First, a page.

Three churches in Ohio are among the dozens nationwide who are openly providing sanctuary to undocumented immigrants who face deportation. This weekend, the Beacon Journal’s Doug Livingston profiled two of those churches – one in Akron and one in Cleveland Heights. WKSU’s M.L. Schultze spoke with Livingston about the sanctuary church movement and the differences between it and higher profile – and more controversial -- “sanctuary cities.”
Doug Livingston notes there are differences among churches that offer sanctuary. But he says, unlike sanctuary cities, most try to keep open communication between the families they’re housing and Immigration and Customs Enforcement.
“When a church takes in an immigrant that is working through or negotiating with ICE, they have two options: They can go public or they can stay quiet.
“This church in the Akron area which spoke to us on the condition of anonymity did not want to go public because the family they are helping has worked with ICE in the past. And ICE has always been very easy to work with, so they want to continue that good will. And they don’t want to step on (the relationship) by having a big press conference, which is what we saw at the (Forest Hill) Presbyterian Church in Cleveland Heights and the (Columbus) Mennonite Church.”
Matthew and Leviticus
Livingston says the churches doing this are primarily part of a growing movement of churches “have tendencies toward social activism. And they say they’re doing this to offer protection and help to the most disadvantaged people in society. They think this follows the moral teaching that are set forth in the biblical teachings.”
He says they also think they’re stepping in on a crucial issue where Congress and the White House – both current and former administrations – have failed, “which is to pass comprehensive immigration reform to deal with the more than 10 million people in America without legal status.”
The impact of Donald Trump
Livingston notes that the concerns about the immigration system didn’t start with the election of President Donald Trump. But for people like Leonora Garcia, they accelerated.
“Miss Garcia up in Cleveland Heights has been visiting ICE since 2011, and it wasn’t until January, weeks before the Trump inauguration, that ICE really started tightening the clamps on her status here. And six months later, at her next check-in, she was told, ‘Buy a plane ticket, (and) that date you better be out of the country.’”
That ratcheted up the move by the Forest Hills church toward sanctuary status.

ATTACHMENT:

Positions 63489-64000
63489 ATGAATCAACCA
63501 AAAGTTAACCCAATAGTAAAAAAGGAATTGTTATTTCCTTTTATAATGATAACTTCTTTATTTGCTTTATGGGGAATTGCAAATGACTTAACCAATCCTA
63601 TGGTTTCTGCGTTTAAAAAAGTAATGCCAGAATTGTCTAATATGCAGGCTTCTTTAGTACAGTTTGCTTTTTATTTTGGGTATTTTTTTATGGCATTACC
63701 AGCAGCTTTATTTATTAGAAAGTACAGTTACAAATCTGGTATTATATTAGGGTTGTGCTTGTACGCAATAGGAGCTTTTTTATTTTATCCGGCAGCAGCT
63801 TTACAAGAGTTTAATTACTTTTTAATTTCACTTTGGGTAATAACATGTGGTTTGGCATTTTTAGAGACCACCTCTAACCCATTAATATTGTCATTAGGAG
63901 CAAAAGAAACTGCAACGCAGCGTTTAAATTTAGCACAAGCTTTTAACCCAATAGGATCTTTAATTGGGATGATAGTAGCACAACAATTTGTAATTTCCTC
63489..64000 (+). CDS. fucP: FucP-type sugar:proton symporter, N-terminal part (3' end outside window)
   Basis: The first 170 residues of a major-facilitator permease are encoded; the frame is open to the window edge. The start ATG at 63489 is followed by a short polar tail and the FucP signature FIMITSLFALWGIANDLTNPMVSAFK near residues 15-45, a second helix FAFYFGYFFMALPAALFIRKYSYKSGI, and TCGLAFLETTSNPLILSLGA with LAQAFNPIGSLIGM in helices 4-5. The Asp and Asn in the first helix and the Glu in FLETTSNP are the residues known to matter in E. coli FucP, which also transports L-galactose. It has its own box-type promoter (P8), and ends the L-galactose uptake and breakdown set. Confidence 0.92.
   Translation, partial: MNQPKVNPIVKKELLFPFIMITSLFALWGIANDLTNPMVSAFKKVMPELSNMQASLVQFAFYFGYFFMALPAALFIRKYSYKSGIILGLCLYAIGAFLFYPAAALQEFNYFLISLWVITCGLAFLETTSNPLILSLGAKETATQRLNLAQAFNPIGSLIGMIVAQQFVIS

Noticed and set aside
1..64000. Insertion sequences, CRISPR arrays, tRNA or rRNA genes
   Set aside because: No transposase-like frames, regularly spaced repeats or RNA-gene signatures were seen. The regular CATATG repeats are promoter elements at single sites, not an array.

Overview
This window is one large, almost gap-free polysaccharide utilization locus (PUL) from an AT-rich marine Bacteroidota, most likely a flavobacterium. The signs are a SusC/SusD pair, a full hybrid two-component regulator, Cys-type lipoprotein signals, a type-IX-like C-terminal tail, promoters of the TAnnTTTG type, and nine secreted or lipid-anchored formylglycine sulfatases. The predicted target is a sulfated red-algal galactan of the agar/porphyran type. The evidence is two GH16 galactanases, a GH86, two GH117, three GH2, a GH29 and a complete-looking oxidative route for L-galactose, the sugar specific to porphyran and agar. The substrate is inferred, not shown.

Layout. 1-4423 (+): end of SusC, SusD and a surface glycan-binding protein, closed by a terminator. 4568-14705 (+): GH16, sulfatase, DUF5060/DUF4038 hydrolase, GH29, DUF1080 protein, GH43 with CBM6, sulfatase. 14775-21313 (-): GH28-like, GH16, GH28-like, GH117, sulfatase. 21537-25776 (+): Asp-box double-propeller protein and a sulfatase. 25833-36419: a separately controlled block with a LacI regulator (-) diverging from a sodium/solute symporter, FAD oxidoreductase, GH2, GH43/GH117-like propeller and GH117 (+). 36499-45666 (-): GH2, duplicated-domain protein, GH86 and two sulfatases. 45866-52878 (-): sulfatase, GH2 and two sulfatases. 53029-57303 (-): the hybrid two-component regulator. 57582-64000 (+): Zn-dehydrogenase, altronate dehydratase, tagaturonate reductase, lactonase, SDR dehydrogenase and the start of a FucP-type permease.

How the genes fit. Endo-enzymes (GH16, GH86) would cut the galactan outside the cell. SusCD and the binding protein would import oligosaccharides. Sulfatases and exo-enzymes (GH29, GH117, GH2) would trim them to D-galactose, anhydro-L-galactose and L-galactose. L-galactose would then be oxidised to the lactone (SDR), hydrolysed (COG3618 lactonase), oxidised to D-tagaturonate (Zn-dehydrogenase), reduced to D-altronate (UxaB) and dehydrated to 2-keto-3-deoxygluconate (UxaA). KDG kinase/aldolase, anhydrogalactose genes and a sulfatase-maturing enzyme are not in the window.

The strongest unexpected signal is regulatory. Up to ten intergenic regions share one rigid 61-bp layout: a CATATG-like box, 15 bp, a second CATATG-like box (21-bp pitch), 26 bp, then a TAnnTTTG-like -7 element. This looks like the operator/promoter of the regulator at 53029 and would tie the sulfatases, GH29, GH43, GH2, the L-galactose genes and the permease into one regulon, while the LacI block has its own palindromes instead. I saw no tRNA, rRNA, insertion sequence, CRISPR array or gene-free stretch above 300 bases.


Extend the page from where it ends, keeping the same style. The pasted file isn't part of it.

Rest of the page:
“They had already had discussions months before about possibly becoming a sanctuary church. They convened the congregation, the voted 150-0 to move toward sanctuary status. But it was this determination by ICE that this woman should buy a plane ticket right there on the spot and then show up at the airport and leave” that propelled the church from talk to action.
After ICE put an ankle bracelet on her and she feared separation from her four children, the process was sped up and she took sanctuary I believe in August.”
Her oldest child, 19, dropped out of Kent State University to care for the three younger siblings.
“They visit mom Friday afternoon to about Sunday afternoon and then they come back to Akron for the week.”
At the Akron church, “there were discussions with the pastor of the church, who was reaching out looking for information on this sanctuary church movement and what it meant, and (he was) trying to make sure that what they’re doing was lawful and also had the best interests of the community and the congregation in mind.
“They voted in August and found out later that month that a local family was in a pretty sticky situation with ICE, so they outfitted a room with a bed, installed a shower.” That’s similar to the churches in Cleveland Heights, Columbus and other sanctuaries, who are converting open space into living quarters.
Still, the Akron church is “hoping that their (the family’s) past relations with ICE will continue to help reach some resolution in this family’s case,” Livingston says.
ICE has stopped short at church doors
Overall, he says, Ohio churches are counting on past guidance for ICE.
“ICE is operating under a longstanding guideline that says, ‘We are not going to go into sensitive locations and pull people out.
“They know that the ICE officials aren’t going to risk the bad publicity of kicking in, or knocking on or beating on a church door and pulling families out and then separating them through deportation proceedings."
Livingston says advocates expect more churches will convert open spaces and accept more families as the national debate continues.
The Rev. John Lentz, pastor of Forest Hill Presbyterian on the biblical passages that support sanctuary.
Leviticus 19:34: The foreigner residing among you must be treated as your native-born. Love them as yourself, for you were foreigners in Egypt. I am the LORD your God.
Matthew 24: 34-45: For I was hungry and you gave me something to eat, I was thirsty ad you game me something to drink. I was a stranger and you invited me in..."
The Rev. John Lentz on three reasons Forest HiIl decided to go public with its sanctuary:
Link here to the Beacon Journal's stories on sanctuary churches.